- The Moon has quite varied topography.

Map of lunar topography. White and red are very high.
- The highlands of the Moon (red parts) are composed mostly of anorthosite, which is a type of intrusive igneous rock that is compose primarily of feldspar with some fraction of other magnesium, iron rich minerals such as olivine, ilmenite, magnetite and pyroxene.

- The lowlands of the moon, particularly in the bottoms of craters tend to be composed of the extrusive igneous rock basalt.

- There is water on the lunar surface in the form of ice that is buried beneath a very thin layer of "soil". Some minerals also contain up to 46 ppm water.

- One of the minerals which make up a small fraction of the basalt that is common on the lunar lowlands is ilmenite (FeTiO3), which is an iron titanium oxide.

Ilmenite crystal, Froland, Aust-Agder, Norway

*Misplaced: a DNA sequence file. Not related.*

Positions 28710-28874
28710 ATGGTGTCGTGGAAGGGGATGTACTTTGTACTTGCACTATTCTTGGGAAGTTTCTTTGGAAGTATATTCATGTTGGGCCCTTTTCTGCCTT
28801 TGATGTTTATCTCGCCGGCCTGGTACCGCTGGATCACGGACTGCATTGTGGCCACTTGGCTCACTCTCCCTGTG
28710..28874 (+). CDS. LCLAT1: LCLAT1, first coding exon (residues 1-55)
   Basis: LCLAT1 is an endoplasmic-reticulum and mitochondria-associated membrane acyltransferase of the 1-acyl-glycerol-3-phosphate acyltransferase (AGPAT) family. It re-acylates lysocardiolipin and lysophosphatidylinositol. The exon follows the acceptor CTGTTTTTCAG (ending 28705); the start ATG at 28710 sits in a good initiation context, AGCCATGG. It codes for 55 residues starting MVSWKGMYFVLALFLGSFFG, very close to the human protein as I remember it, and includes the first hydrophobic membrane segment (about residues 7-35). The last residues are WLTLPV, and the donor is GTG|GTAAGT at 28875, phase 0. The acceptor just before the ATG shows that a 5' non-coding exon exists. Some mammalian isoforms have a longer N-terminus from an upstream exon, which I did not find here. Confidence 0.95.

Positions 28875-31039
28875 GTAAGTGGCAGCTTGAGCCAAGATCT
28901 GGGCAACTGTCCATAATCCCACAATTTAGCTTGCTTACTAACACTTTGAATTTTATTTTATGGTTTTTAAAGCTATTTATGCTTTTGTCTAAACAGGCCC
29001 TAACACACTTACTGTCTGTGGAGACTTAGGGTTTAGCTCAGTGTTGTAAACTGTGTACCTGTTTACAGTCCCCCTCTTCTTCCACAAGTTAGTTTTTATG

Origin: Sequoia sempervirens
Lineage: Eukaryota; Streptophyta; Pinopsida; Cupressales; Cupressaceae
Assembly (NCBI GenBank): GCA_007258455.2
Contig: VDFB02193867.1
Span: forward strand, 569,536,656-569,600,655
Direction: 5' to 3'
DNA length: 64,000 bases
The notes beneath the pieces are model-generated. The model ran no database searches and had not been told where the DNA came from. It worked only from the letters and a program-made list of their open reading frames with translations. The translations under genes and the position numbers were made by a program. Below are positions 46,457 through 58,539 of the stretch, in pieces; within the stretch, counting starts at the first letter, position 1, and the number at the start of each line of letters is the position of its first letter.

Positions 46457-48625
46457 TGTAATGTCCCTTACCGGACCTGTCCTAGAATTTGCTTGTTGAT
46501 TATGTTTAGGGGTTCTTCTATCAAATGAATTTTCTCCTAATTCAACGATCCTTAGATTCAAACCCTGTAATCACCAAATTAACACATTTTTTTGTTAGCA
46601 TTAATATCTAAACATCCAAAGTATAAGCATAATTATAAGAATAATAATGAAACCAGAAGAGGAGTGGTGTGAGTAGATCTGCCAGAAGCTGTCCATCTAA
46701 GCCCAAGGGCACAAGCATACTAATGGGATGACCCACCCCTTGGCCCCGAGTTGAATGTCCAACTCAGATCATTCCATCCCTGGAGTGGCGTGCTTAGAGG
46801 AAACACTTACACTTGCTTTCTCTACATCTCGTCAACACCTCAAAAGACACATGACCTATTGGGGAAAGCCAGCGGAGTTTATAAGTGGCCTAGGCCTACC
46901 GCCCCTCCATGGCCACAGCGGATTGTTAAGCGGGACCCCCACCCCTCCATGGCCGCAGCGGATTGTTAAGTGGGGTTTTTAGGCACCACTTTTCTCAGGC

- Ilmenite, which contains oxygen, can compose up to 20% of some lunar basalts. The oxygen found in ilmenite could be extracted and used to sustain life on the Moon should we establish a base there. It could also be used to make rocket fuel. 

- Originally the molten Moon formed a plagioclase feldspar crust due to magma differentiation. The moon was then heavily bombarded by meteorites that made it look like swiss cheese.

- Radioactive decay caused melting of the Moon's mantle and the filling of the craters by lava, which then cooled to form basalt.

OK, so those are the cool things about the Moon that I recently learned. I hope that by posting this a few of you learned something cool about the Moon as well. Feel free to comment below on which of my facts you thought was the most interesting or another crazy lunar fact that I didn't mention.


This is a pretty awesome photo of the Moon.


  1. a couple of problems:

    Your numbers for the densities of the Earth's and the Moon's crust seem to be way way off. Googleing around, I get:
    o The Moon's crust is mostly plagioclase, whose sp. gr. is ~2.7g/cc
    o "The best fit crustal density [for the far side] was found to be 2950±50 kg/m3... For the nearside region, ...the crustal density was constrained to be 2900±100 kg/m3." ( -
    o "Estimates of average density for the upper crust range between 2.69 and 2.74 g/cm3" ( -